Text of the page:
Wow....Interest rates have nothing to do with the price of homes in the United States. Interest rates are set by lenders influenced by numerous facts including the bond rates and short term interest rates (the rate that banks loan each other money for) and other economic indicatores - Not all consumers qualify for the best rates. lower credit scores equal higher interest rates
The price of homes right now are being impacted by the number of foreclosures on the market - foreclosures are increasing because of unemployment - see how everything is tied together.
The housing market cycles normally every 7 years - this recession will force a longer bottom time but if you are going to stay in the home at least 5-7 years now is a good time to buy.... more
With all the info I have looking at a 1/2 mile radius of recent solds and current active and pending homes, I would have to agree it looks like it is a pretty decent price. It mentions calling agent prior to writing offers and getting disclosure package. That may imply there is an issue or two. Maybe a short sale?? It would be key to get all that info and find out sellers motive before determining what best offer price would be. Let me know if I can help you get more info on the property.
Midtown Average Price per square foot is $769.08 for the last 6 months.
Palo Alto as a whole is $799.01
Also, in case you are interested the average sale price is $1,341,543 in Midtown and $1,555,836 for all of Palo alto.
These are for single family homes only, not townhomes or condos. If you want those numbers please let me know.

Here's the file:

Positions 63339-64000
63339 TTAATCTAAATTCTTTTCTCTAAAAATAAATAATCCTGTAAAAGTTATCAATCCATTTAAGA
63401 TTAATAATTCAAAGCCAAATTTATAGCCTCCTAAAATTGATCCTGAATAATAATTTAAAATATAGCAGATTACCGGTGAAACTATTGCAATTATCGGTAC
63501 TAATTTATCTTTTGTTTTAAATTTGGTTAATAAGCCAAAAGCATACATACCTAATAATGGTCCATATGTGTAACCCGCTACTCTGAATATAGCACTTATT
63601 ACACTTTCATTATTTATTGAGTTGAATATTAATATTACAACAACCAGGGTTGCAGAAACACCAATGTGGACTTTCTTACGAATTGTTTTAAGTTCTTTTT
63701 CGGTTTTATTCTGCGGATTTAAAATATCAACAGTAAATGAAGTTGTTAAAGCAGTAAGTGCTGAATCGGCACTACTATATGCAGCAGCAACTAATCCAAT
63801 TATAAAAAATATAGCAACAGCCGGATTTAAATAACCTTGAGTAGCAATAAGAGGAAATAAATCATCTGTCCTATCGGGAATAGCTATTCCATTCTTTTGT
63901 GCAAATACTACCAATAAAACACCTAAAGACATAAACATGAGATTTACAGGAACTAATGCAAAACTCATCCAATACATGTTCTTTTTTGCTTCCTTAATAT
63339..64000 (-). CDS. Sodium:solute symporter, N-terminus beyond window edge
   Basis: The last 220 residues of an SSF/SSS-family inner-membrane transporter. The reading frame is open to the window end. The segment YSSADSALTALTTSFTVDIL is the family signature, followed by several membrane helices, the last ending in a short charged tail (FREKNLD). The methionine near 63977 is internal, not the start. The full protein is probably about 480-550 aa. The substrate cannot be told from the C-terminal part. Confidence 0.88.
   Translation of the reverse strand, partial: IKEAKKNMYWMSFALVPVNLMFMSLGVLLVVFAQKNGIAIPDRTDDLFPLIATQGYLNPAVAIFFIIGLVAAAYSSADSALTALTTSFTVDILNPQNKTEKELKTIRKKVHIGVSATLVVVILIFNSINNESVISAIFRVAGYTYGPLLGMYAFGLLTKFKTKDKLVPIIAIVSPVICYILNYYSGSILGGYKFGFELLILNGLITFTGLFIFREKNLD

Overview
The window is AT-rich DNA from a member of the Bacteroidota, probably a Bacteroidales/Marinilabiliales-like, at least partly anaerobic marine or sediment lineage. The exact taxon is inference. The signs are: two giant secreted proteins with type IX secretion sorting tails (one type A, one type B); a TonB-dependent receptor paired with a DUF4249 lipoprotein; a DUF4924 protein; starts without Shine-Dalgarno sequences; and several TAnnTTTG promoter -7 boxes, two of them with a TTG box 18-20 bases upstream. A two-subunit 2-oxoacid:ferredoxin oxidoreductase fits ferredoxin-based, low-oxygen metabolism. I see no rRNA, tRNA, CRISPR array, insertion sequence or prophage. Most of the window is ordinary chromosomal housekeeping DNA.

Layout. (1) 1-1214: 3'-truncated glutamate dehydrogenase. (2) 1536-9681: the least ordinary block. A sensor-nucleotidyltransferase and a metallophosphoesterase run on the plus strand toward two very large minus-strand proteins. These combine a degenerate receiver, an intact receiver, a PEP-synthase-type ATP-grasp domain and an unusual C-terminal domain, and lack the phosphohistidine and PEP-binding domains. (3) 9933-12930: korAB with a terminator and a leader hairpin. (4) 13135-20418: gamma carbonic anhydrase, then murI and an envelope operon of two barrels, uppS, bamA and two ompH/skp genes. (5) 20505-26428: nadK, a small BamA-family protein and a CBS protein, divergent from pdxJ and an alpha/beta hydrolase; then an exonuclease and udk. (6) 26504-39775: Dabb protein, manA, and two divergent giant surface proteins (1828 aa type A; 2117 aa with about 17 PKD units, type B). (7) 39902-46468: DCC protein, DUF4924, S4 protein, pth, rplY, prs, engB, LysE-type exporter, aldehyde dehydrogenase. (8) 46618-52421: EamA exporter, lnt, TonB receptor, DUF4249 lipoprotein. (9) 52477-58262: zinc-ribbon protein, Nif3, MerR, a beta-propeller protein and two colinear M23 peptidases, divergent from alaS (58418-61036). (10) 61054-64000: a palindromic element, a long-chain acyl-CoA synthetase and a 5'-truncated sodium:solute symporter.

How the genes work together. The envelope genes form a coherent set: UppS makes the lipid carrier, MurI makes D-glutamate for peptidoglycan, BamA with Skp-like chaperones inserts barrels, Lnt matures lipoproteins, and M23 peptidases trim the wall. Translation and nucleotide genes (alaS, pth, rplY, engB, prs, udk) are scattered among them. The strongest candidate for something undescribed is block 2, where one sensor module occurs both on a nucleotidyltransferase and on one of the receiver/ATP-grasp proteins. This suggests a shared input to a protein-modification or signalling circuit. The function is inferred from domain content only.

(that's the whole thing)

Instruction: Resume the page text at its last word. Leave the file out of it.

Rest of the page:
Several years ago Gunn was #1 in the Newsweek rankings and Paly was around #110. So what! I speak not only as a Realtor but also as a former teacher and a board member of the Menlo Park City School district for eight years. You need to look at the criteria that Newsweek uses for their rankings. Do the criteria really represent what makes a school great? Or are they just based on standardized tests? I think it is unfortunate that parents allow themselves to be influenced by "water cooler" experts rather than do their due diligence in regard to the schools. Visit the school your child will attend with your child. Sit in on a few classes. Is there an art program, a music program, drama, sports both team and individual. Are there clubs and what are they. I think that should be a part of the home buyers' inspections. Schools are so much more than the numbers! We all understand that in terms of the companies we work for. There is a corporate culture. Guess what, there are school cultures too. Instead, so many people base their judgements on the experience of someone elses children.
In regard to the North Palo Alto and South Palo Alto choices, I think I understand why many parents in Palo Alto choose the way they do. Part of it is affordability; South Palo Alto has historically had lower prices that North Palo Alto. In the minds of many Gunn appears to be a school of greater rigor; true or false, I don't know.
Want to hear more rant about schools? Just call me.... more